Is there a Flower Shortage?
Did you know that flowers were in short supply or is this yet another Brexit moan...
If you have booked your wedding with your local florist have they mentioned this to you?
Before you start panicking and imagining that you will be walking down the aisle holding a bunch of foraged twigs, let us examine how this happened and some solutions to put your mind at rest!
Covid has caused a knock-on effect in many industries as I'm sure you are aware, and the flower industry is amongst them.
With the postponement of 1.3 million weddings over the course of 2020, the wedding industry has been working its sparkly socks off, not just trying to keep their own businesses afloat, but endeavouring to fulfil all the additional requests once weddings were allowed to take place again. Requests for flowers is so high at present that it is often impossible to order specific varieties and the favourite bridal colours of white and blush pink are particularly difficult to obtain, especially during the peak wedding season months of May- September.
Demand is exceeding supply, an age-old economic issue.
2022 weddings are predicted to be at a record 2.47 million in the UK, double the average number, this puts pressure on the growers to produce flowers to twice their normal volume.
It's something that can't be rectified overnight, flowers need time to mature and often growers just don't have the space or manpower to double their capacity.
Add that to the fact that sadly, many suppliers went out of business during the pandemic, which limits the supply available to florists.
The majority of cut flowers are flown into the UK, often as cargo fillers on passenger flights. The quantity of flights as we know has been greatly impacted. Along with transport problems, terrible growing conditions globally, lack of labour to pick and pack flowers it's no wonder that the flower industry is suffering. This of course has an impact on prices
Of course, we can source flowers locally, from small growers or flowers from the farm. These growers can supplement your supply but unless they have large heated greenhouses the season to buy from them is short and quantities limited. We just need to change our expectations to cope with this issue.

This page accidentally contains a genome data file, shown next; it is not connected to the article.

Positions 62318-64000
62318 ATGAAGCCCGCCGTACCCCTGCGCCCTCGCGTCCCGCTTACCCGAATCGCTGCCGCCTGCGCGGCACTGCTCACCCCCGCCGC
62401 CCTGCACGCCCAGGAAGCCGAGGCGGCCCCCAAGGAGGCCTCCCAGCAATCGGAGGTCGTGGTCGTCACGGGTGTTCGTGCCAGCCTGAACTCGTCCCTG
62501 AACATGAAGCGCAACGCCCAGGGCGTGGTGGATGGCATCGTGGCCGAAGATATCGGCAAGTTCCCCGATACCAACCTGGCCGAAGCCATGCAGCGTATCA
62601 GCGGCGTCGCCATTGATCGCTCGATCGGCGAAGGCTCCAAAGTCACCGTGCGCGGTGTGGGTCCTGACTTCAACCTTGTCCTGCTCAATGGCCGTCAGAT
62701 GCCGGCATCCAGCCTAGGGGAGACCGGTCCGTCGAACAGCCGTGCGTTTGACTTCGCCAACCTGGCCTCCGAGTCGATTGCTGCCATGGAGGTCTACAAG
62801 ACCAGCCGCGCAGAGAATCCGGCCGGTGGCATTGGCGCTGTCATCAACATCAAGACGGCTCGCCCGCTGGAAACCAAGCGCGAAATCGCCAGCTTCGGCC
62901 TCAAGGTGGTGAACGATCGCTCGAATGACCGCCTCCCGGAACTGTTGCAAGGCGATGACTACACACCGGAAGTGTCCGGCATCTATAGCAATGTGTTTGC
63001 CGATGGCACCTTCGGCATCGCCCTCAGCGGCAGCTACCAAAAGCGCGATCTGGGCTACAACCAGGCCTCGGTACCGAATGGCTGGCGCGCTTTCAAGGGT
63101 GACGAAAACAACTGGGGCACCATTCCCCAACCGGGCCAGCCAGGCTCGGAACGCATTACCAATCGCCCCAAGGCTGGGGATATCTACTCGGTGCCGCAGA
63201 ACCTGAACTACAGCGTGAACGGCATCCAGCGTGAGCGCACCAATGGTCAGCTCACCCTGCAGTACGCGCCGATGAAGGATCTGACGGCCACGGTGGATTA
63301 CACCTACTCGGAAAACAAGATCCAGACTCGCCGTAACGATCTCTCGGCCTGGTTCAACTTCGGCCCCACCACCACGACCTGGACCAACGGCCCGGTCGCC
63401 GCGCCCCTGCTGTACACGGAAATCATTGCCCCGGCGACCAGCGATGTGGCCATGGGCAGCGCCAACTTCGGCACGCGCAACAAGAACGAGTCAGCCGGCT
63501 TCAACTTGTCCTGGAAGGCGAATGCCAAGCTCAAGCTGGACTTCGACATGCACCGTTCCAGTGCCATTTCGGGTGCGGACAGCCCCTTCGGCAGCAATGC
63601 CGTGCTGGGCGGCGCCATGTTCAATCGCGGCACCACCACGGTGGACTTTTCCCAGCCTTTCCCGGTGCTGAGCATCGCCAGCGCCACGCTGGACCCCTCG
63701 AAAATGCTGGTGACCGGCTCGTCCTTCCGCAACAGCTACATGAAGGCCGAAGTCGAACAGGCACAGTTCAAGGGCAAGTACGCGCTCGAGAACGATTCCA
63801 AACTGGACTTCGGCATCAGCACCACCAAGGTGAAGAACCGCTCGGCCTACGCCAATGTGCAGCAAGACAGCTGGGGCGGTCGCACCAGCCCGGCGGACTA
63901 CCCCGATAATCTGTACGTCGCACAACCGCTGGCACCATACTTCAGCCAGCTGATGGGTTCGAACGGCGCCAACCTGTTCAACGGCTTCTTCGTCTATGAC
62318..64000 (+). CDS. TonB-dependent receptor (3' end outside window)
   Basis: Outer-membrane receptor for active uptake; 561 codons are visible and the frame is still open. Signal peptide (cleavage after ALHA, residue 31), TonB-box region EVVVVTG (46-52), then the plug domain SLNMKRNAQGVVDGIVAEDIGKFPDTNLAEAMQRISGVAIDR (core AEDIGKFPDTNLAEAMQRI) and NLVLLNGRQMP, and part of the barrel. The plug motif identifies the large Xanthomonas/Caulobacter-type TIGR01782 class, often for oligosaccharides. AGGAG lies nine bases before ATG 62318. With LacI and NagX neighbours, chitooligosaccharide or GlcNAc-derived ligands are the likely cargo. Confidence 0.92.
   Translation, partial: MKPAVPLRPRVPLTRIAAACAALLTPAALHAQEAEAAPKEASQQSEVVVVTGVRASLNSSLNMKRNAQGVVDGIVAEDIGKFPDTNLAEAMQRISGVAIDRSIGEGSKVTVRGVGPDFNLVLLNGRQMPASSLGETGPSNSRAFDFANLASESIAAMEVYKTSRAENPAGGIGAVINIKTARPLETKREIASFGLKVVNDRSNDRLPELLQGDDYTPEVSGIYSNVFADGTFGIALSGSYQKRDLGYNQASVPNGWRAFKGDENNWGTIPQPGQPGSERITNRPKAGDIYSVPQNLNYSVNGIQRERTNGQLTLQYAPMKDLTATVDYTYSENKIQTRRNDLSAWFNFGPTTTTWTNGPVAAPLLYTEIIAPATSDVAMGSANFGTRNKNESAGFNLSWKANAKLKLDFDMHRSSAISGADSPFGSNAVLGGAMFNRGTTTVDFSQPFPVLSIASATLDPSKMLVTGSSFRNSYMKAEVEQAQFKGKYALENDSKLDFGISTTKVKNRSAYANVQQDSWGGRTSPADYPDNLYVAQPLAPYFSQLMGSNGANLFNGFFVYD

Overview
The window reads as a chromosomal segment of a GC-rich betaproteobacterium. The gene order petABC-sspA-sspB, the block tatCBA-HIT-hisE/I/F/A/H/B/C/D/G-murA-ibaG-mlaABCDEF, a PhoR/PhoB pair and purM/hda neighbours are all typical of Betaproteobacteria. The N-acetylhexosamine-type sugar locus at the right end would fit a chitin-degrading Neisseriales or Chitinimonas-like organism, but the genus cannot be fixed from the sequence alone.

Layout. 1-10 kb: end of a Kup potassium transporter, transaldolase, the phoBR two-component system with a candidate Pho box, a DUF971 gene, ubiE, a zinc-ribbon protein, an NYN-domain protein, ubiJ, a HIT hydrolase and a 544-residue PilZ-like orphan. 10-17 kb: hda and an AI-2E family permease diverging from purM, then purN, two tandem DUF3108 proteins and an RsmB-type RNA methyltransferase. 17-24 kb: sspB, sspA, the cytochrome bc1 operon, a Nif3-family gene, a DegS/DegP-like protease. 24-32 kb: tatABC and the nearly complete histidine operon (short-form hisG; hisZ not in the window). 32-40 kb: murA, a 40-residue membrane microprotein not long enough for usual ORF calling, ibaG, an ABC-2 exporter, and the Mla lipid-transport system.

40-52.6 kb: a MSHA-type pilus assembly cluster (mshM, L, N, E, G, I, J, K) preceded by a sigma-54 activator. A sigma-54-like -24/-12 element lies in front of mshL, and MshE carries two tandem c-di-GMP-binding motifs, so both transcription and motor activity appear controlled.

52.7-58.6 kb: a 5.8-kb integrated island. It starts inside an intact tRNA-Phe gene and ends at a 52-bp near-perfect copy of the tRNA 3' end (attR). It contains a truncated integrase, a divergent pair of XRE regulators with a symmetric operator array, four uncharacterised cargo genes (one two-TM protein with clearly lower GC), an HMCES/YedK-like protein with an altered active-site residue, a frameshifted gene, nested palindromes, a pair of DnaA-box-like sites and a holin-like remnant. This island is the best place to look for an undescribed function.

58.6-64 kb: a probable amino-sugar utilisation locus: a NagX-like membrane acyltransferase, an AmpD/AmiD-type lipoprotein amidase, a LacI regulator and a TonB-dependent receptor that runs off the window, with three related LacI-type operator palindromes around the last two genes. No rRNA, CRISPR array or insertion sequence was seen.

The situation will change, of course, it's not all gloom- but it will take several years to recover to what the market was producing pre-pandemic.
What can we do to ensure your wedding flowers are up to your expectations?
1. Manage your expectations - Florists Choice.
The key is to manage your wishes so that you are not overly keen on certain varieties of flowers. We realise that many couples now rely on Pinterest for luxurious images - try to keep a realistic view of what can be achieved and take your florists advice, know your budget and let them help you get the best.
Be flexible and trust your florist to choose for you, using your chosen colour scheme.
If you can allow your florist to scan the markets for you they will be able to buy the nearest to your wishes. All flowers are beautiful and have their own worth.
2. Using flowers in a clever way
If you have booked a wedding flower specialist, they will have a huge knowledge of not only commercial flowers, but blooms that resemble each other. For example, when peonies are out of season, garden roses can often be substituted. When Dahlias have finished blooming, large Chrysanthemums can be used, and often you may not even be aware of the difference.
3. "Flexing" & "Duplexing" Flowers
A clever florist will be able to change the appearance of specific flowers so that they can actually look like another. By reflexing tulip petals (peeling them backwards) for example, the flower can be made to look like an open rose. A reflexed Chrysanthemum can be made to look like an open gardenia.
By creating Duplex flowers (the art of wiring two separate blooms into each other) they can create a unique bloom that can sometimes look better than the original!
Ask your florist for alternatives - as an industry we thrive on being creative!
Further reading - https://www.chirpee.net/post/the-soaring-cost-of-wedding-flowers
Would you like wedding flower advice? Contact us today, we are happy to help.
Steph & Tim x
To read the full article from Floranext: check out the behind-the-scenes gossip...